As of May 28, 2021, alcohol consumption is permitted at designated picnic sites in select River Valley parks. Look for signage permitting consumption. edmonton.ca/alcoholinparks
The playground will be closed for construction beginning in June as renewal work begins. Completion of the new playground is anticipated to be complete by August 2021.
Originally known as Riverside Park, Queen Elizabeth Park was renamed in 1939 by Edmonton City Council to honor the visit by King George VI and Queen Elizabeth. The park was home to Edmonton’s first swimming pool, the Southside Pool, built in 1922. Rising costs of maintenance on the aging pool and a crack in the pool basin led to its closure in 2004, and in 2011 a new pool opened just down the hill in Kinsmen Park. The park is now home to picnic areas, trails, a playground and ᐄᓃᐤ (ÎNÎW) River Lot 11∞.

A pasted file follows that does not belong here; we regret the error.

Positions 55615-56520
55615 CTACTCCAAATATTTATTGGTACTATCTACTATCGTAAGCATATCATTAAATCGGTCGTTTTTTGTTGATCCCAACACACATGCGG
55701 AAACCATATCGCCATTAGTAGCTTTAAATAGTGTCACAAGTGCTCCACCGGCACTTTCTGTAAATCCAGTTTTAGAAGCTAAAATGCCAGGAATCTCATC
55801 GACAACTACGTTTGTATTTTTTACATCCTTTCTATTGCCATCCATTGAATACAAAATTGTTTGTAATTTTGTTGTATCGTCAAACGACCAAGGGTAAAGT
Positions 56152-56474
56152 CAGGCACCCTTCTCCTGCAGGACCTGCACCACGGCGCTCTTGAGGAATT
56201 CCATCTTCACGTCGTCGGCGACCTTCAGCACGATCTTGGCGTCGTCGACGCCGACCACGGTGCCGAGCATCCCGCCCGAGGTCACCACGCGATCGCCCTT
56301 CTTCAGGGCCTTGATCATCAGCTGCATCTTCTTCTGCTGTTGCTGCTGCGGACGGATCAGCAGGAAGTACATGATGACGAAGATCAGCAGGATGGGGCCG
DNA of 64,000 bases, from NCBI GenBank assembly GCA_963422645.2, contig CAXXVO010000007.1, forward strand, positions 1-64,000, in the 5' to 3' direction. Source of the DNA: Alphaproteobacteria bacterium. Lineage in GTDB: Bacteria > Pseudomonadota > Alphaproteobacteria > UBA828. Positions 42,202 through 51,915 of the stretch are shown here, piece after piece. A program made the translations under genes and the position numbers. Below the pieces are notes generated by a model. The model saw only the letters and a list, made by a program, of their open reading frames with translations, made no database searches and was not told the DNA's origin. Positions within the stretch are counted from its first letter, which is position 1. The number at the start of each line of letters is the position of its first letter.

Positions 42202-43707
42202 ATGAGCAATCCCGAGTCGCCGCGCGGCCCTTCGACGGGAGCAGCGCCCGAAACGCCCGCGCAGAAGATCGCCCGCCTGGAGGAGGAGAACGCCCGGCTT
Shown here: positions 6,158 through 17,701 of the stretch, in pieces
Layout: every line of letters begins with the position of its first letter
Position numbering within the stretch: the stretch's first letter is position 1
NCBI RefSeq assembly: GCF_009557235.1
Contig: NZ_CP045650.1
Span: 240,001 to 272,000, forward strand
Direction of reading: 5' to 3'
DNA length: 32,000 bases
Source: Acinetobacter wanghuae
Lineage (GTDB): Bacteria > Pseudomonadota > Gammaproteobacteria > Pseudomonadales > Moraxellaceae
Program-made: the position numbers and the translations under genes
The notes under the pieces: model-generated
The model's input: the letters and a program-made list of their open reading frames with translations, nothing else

Visit the Indigenous Art Park featuring artworks by Canadian Indigenous artists.
Starting May 28, 2021 until October 11, 2021, responsible alcohol consumption will be permitted at 47 picnic sites across 7 River Valley parks. For a list of sites where consumption is permitted visit edmonton.ca/alcoholinparks.
Queen Elizabeth Park has 1 picnic site available for booking during the summer. The park also has 11 picnic tables available for drop-in (no fee) use. Additionally, reservation site tables that aren't reserved in advance can be claimed on a first-come, first-served basis.
The art park was developed in partnership between City of Edmonton, Confederacy of Treaty No. 6 First Nations, Métis Nation of Alberta, Edmonton Arts Council, Elders and Indigenous artists and community members.
ᐄᓃᐤ (ÎNÎW) River Lot 11∞, pronounced (EE-NU) River Lot 11, features 6 artworks by Canadian Indigenous artists. ᐄᓃᐤ (ÎNÎW) is a Cree word meaning “I am of the Earth”.
ᐄᓃᐤ (ÎNÎW) River Lot 11∞ is situated on ancestral lands of the Indigenous peoples whose descendants entered into Treaty with the British Crown resulting in the territory opening for settlement. River Lot 11 acknowledges the historic river lot originally home to Métis landowner Joseph McDonald.